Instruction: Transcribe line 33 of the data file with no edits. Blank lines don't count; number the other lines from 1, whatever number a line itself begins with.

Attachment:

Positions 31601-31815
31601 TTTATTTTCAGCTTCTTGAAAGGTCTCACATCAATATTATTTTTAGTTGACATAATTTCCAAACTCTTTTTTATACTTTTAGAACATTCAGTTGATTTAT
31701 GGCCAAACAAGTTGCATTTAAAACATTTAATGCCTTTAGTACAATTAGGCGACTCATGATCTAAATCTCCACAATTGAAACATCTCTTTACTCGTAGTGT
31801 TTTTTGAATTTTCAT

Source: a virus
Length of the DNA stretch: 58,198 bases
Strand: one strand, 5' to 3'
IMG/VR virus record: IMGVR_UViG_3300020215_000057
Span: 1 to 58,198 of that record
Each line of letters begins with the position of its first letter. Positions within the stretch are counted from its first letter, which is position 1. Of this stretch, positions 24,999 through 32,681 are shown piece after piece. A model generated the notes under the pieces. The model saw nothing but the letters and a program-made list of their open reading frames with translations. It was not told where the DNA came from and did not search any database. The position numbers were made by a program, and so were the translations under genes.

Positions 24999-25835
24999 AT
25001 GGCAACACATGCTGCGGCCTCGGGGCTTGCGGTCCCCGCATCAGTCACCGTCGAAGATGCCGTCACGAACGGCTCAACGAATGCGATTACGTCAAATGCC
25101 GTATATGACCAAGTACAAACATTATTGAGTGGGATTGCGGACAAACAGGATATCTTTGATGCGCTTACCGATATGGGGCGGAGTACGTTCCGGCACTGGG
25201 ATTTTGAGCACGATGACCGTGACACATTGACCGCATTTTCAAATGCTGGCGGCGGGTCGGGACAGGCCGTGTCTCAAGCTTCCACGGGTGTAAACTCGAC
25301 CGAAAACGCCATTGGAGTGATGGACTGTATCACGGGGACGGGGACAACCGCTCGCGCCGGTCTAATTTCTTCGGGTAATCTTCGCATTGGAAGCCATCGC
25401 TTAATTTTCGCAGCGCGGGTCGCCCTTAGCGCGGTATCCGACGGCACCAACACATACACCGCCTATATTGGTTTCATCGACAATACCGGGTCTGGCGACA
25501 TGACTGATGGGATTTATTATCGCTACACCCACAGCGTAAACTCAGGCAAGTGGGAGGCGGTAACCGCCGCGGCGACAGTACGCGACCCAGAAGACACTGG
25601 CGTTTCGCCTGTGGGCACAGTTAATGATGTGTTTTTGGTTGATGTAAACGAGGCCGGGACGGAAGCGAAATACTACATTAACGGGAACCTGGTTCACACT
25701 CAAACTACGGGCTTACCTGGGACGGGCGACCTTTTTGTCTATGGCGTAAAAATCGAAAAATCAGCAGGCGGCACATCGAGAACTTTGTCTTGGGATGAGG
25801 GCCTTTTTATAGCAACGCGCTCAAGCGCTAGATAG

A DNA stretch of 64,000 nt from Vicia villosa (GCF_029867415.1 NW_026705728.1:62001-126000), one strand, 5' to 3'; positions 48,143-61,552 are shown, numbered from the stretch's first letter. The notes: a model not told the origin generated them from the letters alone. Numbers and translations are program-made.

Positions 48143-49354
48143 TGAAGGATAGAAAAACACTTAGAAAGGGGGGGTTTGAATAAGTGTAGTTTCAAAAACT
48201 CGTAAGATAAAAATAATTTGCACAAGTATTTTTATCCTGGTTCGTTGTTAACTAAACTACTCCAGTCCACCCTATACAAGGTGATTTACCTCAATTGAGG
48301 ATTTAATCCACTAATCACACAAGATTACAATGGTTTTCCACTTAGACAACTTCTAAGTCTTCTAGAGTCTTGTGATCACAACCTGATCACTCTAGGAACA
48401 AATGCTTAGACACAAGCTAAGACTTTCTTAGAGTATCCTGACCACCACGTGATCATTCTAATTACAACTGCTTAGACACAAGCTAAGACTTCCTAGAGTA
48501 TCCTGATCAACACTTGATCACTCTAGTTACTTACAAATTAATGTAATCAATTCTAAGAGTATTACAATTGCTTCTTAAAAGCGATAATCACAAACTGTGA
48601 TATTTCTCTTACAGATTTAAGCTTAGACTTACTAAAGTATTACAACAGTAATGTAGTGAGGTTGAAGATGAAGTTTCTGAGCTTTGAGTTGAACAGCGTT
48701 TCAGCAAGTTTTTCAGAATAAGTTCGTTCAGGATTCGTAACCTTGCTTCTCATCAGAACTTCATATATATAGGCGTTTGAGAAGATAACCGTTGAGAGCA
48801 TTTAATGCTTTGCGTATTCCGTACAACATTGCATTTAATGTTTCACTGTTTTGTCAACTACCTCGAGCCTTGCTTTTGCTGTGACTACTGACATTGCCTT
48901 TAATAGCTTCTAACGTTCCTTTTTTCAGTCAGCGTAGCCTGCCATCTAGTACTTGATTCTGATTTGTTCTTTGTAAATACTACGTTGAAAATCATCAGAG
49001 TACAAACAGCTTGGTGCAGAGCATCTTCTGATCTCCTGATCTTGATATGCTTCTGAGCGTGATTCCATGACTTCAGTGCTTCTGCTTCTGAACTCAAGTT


49001 TACAAACAGCTTGGTGCAGAGCATCTTCTGATCTCCTGATCTTGATATGCTTCTGAGCGTGATTCCATGACTTCAGTGCTTCTGCTTCTGAACTCAAGTT